The Art of Fielding

Chad Harbach, Author
Chad Harbach. Little, Brown, $25.99 (512p) ISBN 978-0-316-12669-4
Reviewed on: 07/25/2011
Release date: 09/01/2011
Hardcover - 512 pages - 978-0-316-18751-0
Pre-Recorded Audio Player - 978-1-61113-186-4
Compact Disc - 978-1-61113-184-0
Open Ebook - 1 pages - 978-1-61113-185-7
Compact Disc - 978-1-61113-210-6
Paperback - 512 pages
Hardcover - 14 pages - 978-0-85735-530-0
Ebook - 450 pages - 978-0-00-737446-5
Paperback - 528 pages - 978-957-13-5609-9
Paperback - 440 pages - 978-89-527-6469-0
Hardcover - 512 pages - 978-0-00-737444-1
Hardcover - 724 pages - 978-0-316-20472-9
Open Ebook - 291 pages - 978-0-316-19218-7
Pre-Recorded Audio Player - 978-1-61113-786-6
Paperback - 450 pages - 978-0-00-741869-5
Open Ebook - 978-0-316-19216-3
Paperback - 512 pages - 978-0-00-737445-8
Paperback - 656 pages - 978-0-00-746494-4
Paperback - 444 pages - 978-89-527-6468-3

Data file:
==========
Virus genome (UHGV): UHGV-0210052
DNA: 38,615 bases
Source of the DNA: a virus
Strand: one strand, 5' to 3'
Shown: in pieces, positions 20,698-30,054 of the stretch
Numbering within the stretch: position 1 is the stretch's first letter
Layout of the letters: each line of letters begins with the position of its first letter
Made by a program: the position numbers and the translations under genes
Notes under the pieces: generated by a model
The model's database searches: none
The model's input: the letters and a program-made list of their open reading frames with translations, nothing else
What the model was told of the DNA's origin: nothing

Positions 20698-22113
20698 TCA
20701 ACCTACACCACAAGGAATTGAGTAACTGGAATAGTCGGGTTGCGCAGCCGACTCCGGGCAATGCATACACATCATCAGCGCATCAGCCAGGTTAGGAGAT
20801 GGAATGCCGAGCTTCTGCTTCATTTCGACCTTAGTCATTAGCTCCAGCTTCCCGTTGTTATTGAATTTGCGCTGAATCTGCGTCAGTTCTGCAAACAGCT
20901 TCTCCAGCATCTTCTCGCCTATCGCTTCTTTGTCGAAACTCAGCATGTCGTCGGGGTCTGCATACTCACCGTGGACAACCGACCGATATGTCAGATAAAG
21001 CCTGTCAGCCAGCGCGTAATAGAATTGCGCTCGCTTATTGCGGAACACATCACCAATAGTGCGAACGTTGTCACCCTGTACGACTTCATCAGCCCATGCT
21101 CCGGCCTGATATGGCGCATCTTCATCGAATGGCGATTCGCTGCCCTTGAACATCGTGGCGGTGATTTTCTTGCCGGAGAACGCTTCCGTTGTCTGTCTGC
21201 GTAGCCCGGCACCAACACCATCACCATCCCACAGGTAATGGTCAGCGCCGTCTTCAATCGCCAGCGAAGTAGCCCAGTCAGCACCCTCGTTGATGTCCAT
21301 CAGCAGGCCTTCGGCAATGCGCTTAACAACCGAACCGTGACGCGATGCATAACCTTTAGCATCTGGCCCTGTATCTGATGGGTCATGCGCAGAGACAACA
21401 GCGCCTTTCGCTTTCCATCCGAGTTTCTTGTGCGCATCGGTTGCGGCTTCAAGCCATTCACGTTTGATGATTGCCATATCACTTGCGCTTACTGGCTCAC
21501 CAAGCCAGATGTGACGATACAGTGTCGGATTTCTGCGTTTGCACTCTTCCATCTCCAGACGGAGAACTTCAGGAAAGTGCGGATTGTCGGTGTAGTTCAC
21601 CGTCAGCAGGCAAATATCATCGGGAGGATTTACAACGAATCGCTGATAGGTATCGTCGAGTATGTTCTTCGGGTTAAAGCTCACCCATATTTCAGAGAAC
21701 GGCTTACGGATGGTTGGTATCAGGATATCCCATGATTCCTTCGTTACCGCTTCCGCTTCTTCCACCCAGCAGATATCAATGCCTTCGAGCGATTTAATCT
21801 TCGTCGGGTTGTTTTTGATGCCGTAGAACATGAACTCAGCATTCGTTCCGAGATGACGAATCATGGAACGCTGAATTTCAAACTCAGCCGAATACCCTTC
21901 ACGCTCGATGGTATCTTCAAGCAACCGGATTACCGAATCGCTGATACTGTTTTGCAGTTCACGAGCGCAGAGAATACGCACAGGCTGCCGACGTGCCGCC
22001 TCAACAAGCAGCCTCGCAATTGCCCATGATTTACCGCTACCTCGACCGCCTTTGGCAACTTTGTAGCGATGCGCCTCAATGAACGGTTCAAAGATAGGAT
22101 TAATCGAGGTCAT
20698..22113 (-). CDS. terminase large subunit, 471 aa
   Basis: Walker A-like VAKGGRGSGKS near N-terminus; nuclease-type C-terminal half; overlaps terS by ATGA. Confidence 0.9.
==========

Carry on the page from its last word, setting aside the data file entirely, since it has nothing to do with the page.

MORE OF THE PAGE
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Recalling works as disparate as Chaim Potok's The Chosen, John Irving's A Prayer for Owen Meany, and Scott Lasser's Battle Creek, Harbach's big-hearted and defiantly old-fashioned debut demonstrates the rippling effects of a single baseball gone awry. When college shortstop phenom Henry Skrimshander accidentally beans teammate Owen Dunne with a misplaced throw, it starts a chain reaction on the campus of Westish College, "that little school in the crook of the baseball glove that is Wisconsin." Owen is solicitously visited in the hospital by school president Guert Affenlight, a widower, who falls in love with the seductive gay student, a "serious breech of professional conduct" that sends potentially devastating ripples through the school. Affenlight's daughter, Pella, after a failed marriage in San Francisco, returns to become part of a love triangle with Henry and Mike Schwartz, the team captain and Henry's unofficial mentor. And just when Henry's hopes of playing for the St. Louis Cardinals come within reach, he suffers a crisis of confidence, even as his team makes a rousing run at the championship. Through it all, Henry finds inspiration in the often philosophically tinged teachings found in The Art of Fielding ("Death is the sanction of all that the athlete does"), by a fictional retired shortstop. Harbach manages incisive characterizations of his five main players, even as his narrative, overlong and prone to affectation, tests the reader's patience.(Sept.)